NATO’s new strategic concept, which was adopted in June, refers to Russia as the most significant threat. Has this had any influence on your responsibilities?

Of course, we have noticed that the Alliance’s focus has shifted. In Eastern Europe, Russia for a long time has been regarded as the biggest threat. Our defence plans were not spawned by the events of 24 February, when Russia invaded Ukraine, but they go back to 2014. Since the annexation of Crimea and the war in Eastern Ukraine, everyone around here has been aware that Russia poses a threat to NATO’s eastern flank. Russia’s invasion of Ukraine has accelerated our defence efforts. 

In the current war, one mainly sees land forces and heavy weapons. What are the conclusions you draw from the way the war has unfolded and how it has been conducted? 

It is plain for everyone to see that this is primarily a land war. I do not intend to downplay the role of the other services, but the outcome of the war will be decided by the land forces. Generally speaking, we are witnessing a classic, conventional war in all its indiscriminate and cruel destructiveness. I do not intend to assess how the Russians conduct the war. Their approach is very similar to the Soviet doctrines of the 1970s and 1980s, with their focus on artillery and the concentration of forces.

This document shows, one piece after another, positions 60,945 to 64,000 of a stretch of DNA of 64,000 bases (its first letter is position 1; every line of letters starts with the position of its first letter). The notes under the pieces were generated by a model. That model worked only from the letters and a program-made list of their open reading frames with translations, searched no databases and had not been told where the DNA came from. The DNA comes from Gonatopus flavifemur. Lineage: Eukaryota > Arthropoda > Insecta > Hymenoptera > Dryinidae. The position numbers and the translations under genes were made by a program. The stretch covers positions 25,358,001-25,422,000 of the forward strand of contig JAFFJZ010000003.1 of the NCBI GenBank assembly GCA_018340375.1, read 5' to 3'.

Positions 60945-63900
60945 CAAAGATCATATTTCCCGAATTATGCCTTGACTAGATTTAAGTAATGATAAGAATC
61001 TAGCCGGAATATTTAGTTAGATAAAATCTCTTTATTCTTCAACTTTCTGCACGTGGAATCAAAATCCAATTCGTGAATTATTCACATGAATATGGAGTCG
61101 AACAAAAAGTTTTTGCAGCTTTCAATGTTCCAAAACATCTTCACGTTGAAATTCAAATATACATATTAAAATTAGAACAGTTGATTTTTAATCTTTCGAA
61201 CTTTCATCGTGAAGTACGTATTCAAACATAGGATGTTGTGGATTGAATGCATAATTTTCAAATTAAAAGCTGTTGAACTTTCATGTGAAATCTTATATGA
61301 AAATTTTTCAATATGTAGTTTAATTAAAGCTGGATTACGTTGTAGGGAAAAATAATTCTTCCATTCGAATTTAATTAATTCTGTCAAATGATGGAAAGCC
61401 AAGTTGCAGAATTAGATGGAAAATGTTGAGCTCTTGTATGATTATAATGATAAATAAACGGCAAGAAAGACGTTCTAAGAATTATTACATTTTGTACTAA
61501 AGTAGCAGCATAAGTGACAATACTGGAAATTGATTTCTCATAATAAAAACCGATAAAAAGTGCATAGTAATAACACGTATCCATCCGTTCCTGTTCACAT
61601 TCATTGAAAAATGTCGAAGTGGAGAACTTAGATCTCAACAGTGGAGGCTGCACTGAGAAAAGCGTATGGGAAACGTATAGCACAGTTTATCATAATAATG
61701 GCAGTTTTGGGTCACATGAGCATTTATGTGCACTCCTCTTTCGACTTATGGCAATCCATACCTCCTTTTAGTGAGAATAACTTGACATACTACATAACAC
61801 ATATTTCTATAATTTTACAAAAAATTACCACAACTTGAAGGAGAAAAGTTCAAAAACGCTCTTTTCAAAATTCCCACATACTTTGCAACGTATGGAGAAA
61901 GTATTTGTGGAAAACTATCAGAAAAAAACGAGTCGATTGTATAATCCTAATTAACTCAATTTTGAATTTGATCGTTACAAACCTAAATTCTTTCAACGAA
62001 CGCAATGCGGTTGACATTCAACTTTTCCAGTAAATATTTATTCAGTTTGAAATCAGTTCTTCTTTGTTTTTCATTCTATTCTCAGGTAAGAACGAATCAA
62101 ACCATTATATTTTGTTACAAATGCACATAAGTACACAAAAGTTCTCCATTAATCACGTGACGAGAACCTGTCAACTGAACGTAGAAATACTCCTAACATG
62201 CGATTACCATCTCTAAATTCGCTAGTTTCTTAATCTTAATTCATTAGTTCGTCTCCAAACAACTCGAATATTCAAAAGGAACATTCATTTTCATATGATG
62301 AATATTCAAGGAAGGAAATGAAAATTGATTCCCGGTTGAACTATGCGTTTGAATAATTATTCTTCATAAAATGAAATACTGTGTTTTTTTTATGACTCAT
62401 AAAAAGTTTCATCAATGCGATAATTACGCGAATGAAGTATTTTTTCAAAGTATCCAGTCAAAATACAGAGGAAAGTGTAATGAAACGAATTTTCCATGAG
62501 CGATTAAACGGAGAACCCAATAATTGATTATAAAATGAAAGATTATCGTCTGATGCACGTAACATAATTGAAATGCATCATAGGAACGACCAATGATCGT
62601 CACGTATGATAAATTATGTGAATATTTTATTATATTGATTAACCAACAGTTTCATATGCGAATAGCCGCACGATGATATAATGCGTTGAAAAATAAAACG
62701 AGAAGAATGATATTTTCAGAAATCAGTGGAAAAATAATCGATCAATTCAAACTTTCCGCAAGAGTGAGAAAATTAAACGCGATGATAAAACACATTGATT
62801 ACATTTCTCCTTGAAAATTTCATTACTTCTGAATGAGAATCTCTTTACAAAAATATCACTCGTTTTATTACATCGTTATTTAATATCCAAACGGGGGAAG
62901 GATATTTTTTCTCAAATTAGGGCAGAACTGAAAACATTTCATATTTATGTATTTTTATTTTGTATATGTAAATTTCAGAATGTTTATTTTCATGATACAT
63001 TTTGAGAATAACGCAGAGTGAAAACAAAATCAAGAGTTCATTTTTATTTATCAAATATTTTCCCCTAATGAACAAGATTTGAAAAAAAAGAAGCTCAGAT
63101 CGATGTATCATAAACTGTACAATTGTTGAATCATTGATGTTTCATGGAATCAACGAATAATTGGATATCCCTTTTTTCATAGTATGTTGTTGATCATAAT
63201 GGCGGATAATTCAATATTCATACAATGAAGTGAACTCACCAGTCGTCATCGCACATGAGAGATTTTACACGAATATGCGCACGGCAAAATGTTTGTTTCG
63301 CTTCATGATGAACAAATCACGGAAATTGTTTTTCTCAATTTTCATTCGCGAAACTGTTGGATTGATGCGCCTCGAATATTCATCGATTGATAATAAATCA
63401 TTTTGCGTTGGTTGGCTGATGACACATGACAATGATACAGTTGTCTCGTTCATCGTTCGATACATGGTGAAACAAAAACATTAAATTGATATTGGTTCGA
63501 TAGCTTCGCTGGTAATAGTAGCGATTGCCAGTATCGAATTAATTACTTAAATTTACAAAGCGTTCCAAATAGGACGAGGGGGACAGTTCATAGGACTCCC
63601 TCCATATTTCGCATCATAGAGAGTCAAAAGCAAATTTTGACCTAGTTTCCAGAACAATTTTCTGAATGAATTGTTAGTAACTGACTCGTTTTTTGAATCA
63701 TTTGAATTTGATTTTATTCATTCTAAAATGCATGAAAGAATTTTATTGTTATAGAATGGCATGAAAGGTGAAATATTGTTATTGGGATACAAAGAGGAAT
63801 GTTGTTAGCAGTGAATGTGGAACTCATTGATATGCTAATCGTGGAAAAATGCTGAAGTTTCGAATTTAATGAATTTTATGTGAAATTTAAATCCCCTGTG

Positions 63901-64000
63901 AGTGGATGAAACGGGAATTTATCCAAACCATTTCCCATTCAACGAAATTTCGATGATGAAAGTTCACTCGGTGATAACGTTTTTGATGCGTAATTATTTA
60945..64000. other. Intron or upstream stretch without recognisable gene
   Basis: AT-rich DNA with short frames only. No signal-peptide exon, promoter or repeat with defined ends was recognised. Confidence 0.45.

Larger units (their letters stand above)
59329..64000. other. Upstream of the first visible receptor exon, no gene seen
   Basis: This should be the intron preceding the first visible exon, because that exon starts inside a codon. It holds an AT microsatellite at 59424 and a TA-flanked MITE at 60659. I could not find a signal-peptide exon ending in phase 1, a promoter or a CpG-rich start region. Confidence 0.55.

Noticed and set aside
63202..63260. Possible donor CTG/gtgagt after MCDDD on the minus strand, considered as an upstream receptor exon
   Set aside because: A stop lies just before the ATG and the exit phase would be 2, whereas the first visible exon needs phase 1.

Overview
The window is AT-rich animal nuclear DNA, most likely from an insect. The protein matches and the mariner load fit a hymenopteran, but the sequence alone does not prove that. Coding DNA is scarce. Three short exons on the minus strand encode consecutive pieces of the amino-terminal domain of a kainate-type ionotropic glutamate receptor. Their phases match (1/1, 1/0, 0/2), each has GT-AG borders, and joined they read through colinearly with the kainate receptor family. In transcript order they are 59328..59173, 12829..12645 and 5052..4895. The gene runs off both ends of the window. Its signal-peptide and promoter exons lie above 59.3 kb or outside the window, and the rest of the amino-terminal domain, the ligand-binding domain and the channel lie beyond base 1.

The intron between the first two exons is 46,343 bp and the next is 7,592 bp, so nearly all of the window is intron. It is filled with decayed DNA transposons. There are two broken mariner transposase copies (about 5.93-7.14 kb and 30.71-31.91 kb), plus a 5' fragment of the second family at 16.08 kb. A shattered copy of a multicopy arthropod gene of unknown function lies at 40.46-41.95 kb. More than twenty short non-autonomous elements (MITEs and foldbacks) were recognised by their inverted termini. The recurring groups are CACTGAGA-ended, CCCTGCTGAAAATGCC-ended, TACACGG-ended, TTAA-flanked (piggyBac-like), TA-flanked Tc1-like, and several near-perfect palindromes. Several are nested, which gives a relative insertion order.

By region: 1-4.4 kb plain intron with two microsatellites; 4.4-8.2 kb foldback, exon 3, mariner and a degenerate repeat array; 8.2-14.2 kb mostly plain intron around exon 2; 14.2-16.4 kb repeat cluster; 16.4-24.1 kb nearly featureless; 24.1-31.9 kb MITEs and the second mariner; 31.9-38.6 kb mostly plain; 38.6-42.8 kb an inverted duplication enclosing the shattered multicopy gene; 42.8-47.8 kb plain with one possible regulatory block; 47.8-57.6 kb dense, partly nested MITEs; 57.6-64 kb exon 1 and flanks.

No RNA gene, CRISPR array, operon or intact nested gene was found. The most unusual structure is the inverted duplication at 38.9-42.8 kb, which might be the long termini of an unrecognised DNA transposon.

There is something, though, that is largely absent: combined-arms operations, which are a regular feature of NATO exercises. What does that mean?